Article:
Dec 12, 2018 rated it really liked it
I love wordless picture books. This one is cute :)
Oct 05, 2008 rated it it was amazing
My 9 yr old daughter brought this home from the school library. It has no words, only simple, beautiful drawings of a girl on the shore and of course, waves. You can make up your own story. My daugher and I have shared "reading" this together and it starts discussions about our times at the beach. Just a lovely, simple delight.
Cindy Dobrez
Sep 26, 2008 rated it really liked it
This wordless picture book is fabulous, with one exception. The edition I got from the library loses important parts of the illustrations in the gutter! ARGH. It's too nice of a book for that to happen!
May 23, 2015 rated it it was amazing
Shelves: ellie, jacob, mom
Love, Love, Love, this book! No words, you make up the story from the pictures. Reminded me of spending time with my kids at the beach and chasing the waves. Looking forward to reading other books by Suzy Lee.
Nov 04, 2010 rated it really liked it
This book shows a little girl at the beach.

It does look an awfully lot like the sea between Korea and Japan. My son remembered when I lost my sandal in the waves there.
May 07, 2019 rated it it was amazing
Shelves: wordless, sea
This is a stunning picture book which wordlessly tells the story of a little girl's trip to the beach and the hypnotic waves that she evades, crashes against and jumps into.
Sep 15, 2016 rated it really liked it
Shelves: wordless
1. Wave won the New York Times's Best Illustrated Book Award in 2008 and the Golden Medal from the Society of Illustrators.
2. This book would most likely be for kindergartners through third graders.
3. A girl goes to the beach but is afraid of the water. As her courage grows, she gets closer and closer to the water. As a huge wave heads her way, she runs away from the wave, but it splashes all over her. As she gets up, she is surrounded by shells, starfishes, and other riches of the waters.
4. Eve
Feb 03, 2011 rated it liked it
Recommends it for: parents reading with their children
This is a wonderful wordless book about a little girl playing at the ocean. It was fun for us to "read" this book together, and reminisce about our years living in Hawaii. Our girls were quite adamant that her mommy must've been close by, since she could've been pulled out to sea by the big wave and the undertow.

They also pointed out that, "you should never turn your back to the ocean," an important lesson we have taught them. The illustrations were simple, with only shades of black, white, gra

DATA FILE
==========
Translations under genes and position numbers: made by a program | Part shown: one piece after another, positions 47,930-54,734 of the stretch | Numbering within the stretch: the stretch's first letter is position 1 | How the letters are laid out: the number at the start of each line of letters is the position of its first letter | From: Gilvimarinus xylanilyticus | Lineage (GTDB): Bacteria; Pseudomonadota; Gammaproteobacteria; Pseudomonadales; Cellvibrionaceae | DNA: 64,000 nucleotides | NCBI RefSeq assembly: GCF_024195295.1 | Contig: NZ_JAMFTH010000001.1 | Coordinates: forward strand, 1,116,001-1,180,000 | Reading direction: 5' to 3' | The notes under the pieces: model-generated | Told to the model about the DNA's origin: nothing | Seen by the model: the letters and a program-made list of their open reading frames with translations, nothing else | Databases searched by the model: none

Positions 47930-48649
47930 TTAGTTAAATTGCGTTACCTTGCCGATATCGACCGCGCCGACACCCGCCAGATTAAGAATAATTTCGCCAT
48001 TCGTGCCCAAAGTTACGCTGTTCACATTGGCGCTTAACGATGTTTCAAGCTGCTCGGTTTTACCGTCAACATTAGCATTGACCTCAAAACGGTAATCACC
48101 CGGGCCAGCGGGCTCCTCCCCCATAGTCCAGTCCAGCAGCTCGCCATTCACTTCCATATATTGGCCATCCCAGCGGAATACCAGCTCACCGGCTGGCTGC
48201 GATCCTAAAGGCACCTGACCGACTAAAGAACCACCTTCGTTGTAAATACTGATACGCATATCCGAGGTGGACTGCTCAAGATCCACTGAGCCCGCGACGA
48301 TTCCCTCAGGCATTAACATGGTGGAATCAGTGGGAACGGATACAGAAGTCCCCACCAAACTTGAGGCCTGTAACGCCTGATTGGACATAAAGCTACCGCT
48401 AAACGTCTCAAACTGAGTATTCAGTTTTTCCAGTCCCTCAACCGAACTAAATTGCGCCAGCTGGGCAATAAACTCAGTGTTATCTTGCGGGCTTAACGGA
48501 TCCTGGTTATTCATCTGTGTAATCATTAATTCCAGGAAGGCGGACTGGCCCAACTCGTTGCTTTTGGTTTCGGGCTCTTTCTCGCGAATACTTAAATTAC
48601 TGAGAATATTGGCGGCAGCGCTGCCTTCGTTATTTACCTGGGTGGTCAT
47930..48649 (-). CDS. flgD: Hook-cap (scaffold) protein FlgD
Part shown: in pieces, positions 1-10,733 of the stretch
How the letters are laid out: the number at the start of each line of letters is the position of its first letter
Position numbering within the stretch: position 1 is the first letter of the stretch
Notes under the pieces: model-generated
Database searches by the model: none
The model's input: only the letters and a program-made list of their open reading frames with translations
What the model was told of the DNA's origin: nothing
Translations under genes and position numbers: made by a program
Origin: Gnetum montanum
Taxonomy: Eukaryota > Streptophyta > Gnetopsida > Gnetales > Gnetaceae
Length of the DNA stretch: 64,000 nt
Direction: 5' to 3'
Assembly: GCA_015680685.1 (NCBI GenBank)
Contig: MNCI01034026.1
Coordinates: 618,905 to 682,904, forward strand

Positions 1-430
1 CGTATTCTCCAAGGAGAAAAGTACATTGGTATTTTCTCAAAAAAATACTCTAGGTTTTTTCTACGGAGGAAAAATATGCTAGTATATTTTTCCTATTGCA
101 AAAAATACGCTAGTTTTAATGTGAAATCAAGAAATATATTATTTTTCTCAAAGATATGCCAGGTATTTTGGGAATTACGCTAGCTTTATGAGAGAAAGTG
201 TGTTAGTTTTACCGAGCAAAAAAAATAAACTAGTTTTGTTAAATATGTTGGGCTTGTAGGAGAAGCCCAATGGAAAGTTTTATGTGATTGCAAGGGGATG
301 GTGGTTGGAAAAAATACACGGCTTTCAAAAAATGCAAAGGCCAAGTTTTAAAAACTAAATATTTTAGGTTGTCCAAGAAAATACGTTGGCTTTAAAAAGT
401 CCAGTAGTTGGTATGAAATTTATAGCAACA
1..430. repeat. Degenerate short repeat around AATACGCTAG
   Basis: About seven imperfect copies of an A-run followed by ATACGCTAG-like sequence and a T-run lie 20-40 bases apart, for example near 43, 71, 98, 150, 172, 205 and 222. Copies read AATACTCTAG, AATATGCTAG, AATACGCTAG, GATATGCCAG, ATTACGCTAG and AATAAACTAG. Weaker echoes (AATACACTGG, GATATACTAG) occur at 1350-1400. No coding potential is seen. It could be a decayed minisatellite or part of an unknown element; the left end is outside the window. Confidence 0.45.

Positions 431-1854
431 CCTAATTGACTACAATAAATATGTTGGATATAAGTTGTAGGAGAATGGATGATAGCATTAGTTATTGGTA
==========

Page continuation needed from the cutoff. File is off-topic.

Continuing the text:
Sep 22, 2011 rated it it was amazing
Shelves: picture-books
As a teacher:
This wordless book uses 4 elements of design that provides the reader with a wonderful imagination/meaningful connections of a day at the beach. Suzy Lee uses charcoal as a medium to illustrate the mesmerizing wave that the little girl of the story interacts with. Lee uses curved and straight lines to show off the wave's movements as it builds up in the ocean or as it crashes onto the shore. The author also uses rolling "shapes" of the wave to allow for interpretation of the fluidit
Feb 23, 2011 rated it it was amazing
One of the nice things about cataloging for a library is you get to see all the different books other people ordered. Every so often will catch my eye and I have to stop and look at it. Now I must admit this happens most with children's books and the ones with gorgeous pictures of food. :)Anyway, this was one of the books that came across my desk, and I couldn't resist flipping through it.

I have always enjoyed wordless books and this one was no exception. I love the simple black and white line
May 30, 2012 rated it it was amazing
Shelves: les-enfants
I read this book during the time of AFCC festival in Singapore. After her presentation about the trilogy: Wave, Mirror and The shadow, all of her books were out of stock. The border between the reality and the imagination is the main theme of all of her books.

It has been such a long time I did not read a book that can inspire me as much as this one.
Simple and beautiful - only black coal and blue watercolor - without words, but with plenty expression and room for inventing dialogue:

A little, cheeky girl and a flock of seagulls confront a wave at the sea shore. Who'll have the last word?
Randie D. Camp, M.S.
Jul 16, 2011 rated it it was amazing
AMAZING! A beautifully illustrated account of a little girl's interactions with a big blue wave. Perhaps, the most splendidly simple, yet brilliant wordless picture book I've read.
This is pretty cute. At first I thought it was just going to be a fun book (nothing wrong with that), but I did find something a little deeper in it. While playing with the waves on the beach, the little girl eventually gets drenched by a big one (as one does). While at first she sits there quite upset at the whole ordeal, she then realizes that there are pretty shells all around her. To me, this says that we never truly know what's hiding underneath or behind something. This could be a good thi ...more
Jos M
Jun 20, 2018 rated it it was amazing
Lovely watercolour images of a little girl playing on the beach, no text. Fantastic sense of playfulness and fun without dipping into the saccharine, as well as a lovely sense of safety when her mother comes to collect her. There is a very strong sense of the self-contained intensity of how toddlers play. I read for my Storytime, with the emphasis on onomatopoeia and gull sounds. The parents engaged with it very well, and some of the kids more than others. A lovely book.
Holly Payne
A wordless book that explores a little girl and her interactions with a wave. At first the girl and the wave are always on separate pages but as time goes on the wave and girl crosses the border of the page divide. This shows all the different emotions the girl is feeling as she develops a friendship with the wave.
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Suzy Lee is an artist and illustrator, born in Seoul, Korea. She received her BFA in painting from Seoul National University and her MA in Book Arts from Camberwell College of Arts, London. Her books and paintings have won numerous international awards and have been featured in exhibitions worldwide.